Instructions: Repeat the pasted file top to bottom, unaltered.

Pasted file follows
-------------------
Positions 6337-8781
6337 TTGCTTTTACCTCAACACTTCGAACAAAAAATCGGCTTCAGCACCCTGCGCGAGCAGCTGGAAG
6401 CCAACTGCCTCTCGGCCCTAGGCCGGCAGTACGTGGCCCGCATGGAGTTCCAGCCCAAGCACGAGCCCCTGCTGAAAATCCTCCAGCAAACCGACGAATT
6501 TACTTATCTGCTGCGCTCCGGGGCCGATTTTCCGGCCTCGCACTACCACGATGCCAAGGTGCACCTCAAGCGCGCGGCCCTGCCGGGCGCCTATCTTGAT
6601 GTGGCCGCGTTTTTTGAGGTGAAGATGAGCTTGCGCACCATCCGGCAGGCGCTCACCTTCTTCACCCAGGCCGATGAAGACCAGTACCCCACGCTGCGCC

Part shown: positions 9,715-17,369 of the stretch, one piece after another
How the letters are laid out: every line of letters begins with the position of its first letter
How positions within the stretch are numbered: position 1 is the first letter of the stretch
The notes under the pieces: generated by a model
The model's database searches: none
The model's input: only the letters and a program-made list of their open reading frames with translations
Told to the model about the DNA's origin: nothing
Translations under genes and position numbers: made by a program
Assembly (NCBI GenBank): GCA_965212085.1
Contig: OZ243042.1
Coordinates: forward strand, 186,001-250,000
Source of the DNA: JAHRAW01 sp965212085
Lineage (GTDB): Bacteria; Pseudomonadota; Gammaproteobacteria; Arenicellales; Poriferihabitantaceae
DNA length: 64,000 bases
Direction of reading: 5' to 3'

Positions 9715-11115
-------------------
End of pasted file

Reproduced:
Positions 6337-8781
6337 TTGCTTTTACCTCAACACTTCGAACAAAAAATCGGCTTCAGCACCCTGCGCGAGCAGCTGGAAG
6401 CCAACTGCCTCTCGGCCCTAGGCCGGCAGTACGTGGCCCGCATGGAGTTCCAGCCCAAGCACGAGCCCCTGCTGAAAATCCTCCAGCAAACCGACGAATT
6501 TACTTATCTGCTGCGCTCCGGGGCCGATTTTCCGGCCTCGCACTACCACGATGCCAAGGTGCACCTCAAGCGCGCGGCCCTGCCGGGCGCCTATCTTGAT
6601 GTGGCCGCGTTTTTTGAGGTGAAGATGAGCTTGCGCACCATCCGGCAGGCGCTCACCTTCTTCACCCAGGCCGATGAAGACCAGTACCCCACGCTGCGCC

Part shown: positions 9,715-17,369 of the stretch, one piece after another
How the letters are laid out: every line of letters begins with the position of its first letter
How positions within the stretch are numbered: position 1 is the first letter of the stretch
The notes under the pieces: generated by a model
The model's database searches: none
The model's input: only the letters and a program-made list of their open reading frames with translations
Told to the model about the DNA's origin: nothing
Translations under genes and position numbers: made by a program
Assembly (NCBI GenBank): GCA_965212085.1
Contig: OZ243042.1
Coordinates: forward strand, 186,001-250,000
Source of the DNA: JAHRAW01 sp965212085
Lineage (GTDB): Bacteria; Pseudomonadota; Gammaproteobacteria; Arenicellales; Poriferihabitantaceae
DNA length: 64,000 bases
Direction of reading: 5' to 3'

Positions 9715-11115